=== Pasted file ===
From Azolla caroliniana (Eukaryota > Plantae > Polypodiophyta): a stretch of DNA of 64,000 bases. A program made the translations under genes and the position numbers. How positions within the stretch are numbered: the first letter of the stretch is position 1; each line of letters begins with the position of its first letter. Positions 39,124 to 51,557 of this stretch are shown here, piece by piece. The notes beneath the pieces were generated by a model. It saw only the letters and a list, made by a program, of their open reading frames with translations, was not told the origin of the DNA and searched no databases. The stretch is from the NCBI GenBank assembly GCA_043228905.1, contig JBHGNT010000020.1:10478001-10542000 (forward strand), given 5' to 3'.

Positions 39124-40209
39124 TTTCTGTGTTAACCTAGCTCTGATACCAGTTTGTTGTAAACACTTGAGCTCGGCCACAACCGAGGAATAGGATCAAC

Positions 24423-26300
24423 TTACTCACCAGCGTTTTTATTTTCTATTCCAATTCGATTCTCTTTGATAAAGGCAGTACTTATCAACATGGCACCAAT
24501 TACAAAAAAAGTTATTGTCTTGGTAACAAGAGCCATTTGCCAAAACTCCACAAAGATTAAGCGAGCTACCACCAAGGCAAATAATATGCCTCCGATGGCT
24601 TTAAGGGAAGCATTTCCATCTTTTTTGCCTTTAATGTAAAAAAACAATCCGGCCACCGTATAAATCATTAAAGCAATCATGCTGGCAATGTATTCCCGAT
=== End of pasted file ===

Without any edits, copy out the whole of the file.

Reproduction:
From Azolla caroliniana (Eukaryota > Plantae > Polypodiophyta): a stretch of DNA of 64,000 bases. A program made the translations under genes and the position numbers. How positions within the stretch are numbered: the first letter of the stretch is position 1; each line of letters begins with the position of its first letter. Positions 39,124 to 51,557 of this stretch are shown here, piece by piece. The notes beneath the pieces were generated by a model. It saw only the letters and a list, made by a program, of their open reading frames with translations, was not told the origin of the DNA and searched no databases. The stretch is from the NCBI GenBank assembly GCA_043228905.1, contig JBHGNT010000020.1:10478001-10542000 (forward strand), given 5' to 3'.

Positions 39124-40209
39124 TTTCTGTGTTAACCTAGCTCTGATACCAGTTTGTTGTAAACACTTGAGCTCGGCCACAACCGAGGAATAGGATCAAC

Positions 24423-26300
24423 TTACTCACCAGCGTTTTTATTTTCTATTCCAATTCGATTCTCTTTGATAAAGGCAGTACTTATCAACATGGCACCAAT
24501 TACAAAAAAAGTTATTGTCTTGGTAACAAGAGCCATTTGCCAAAACTCCACAAAGATTAAGCGAGCTACCACCAAGGCAAATAATATGCCTCCGATGGCT
24601 TTAAGGGAAGCATTTCCATCTTTTTTGCCTTTAATGTAAAAAAACAATCCGGCCACCGTATAAATCATTAAAGCAATCATGCTGGCAATGTATTCCCGAT